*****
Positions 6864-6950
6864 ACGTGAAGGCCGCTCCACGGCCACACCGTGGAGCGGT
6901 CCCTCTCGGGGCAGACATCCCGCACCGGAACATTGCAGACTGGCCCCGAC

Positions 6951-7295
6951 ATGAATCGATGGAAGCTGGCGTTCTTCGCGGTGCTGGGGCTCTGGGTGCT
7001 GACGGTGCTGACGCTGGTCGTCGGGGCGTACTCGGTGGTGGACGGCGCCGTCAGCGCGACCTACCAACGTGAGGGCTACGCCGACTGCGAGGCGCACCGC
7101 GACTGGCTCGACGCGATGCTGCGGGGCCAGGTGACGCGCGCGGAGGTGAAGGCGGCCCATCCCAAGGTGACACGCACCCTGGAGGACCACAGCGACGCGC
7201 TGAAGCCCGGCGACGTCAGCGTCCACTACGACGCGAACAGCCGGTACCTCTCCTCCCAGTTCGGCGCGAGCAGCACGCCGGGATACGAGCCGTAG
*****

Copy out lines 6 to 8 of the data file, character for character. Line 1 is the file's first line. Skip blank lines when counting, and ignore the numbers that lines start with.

7001 GACGGTGCTGACGCTGGTCGTCGGGGCGTACTCGGTGGTGGACGGCGCCGTCAGCGCGACCTACCAACGTGAGGGCTACGCCGACTGCGAGGCGCACCGC
7101 GACTGGCTCGACGCGATGCTGCGGGGCCAGGTGACGCGCGCGGAGGTGAAGGCGGCCCATCCCAAGGTGACACGCACCCTGGAGGACCACAGCGACGCGC
7201 TGAAGCCCGGCGACGTCAGCGTCCACTACGACGCGAACAGCCGGTACCTCTCCTCCCAGTTCGGCGCGAGCAGCACGCCGGGATACGAGCCGTAG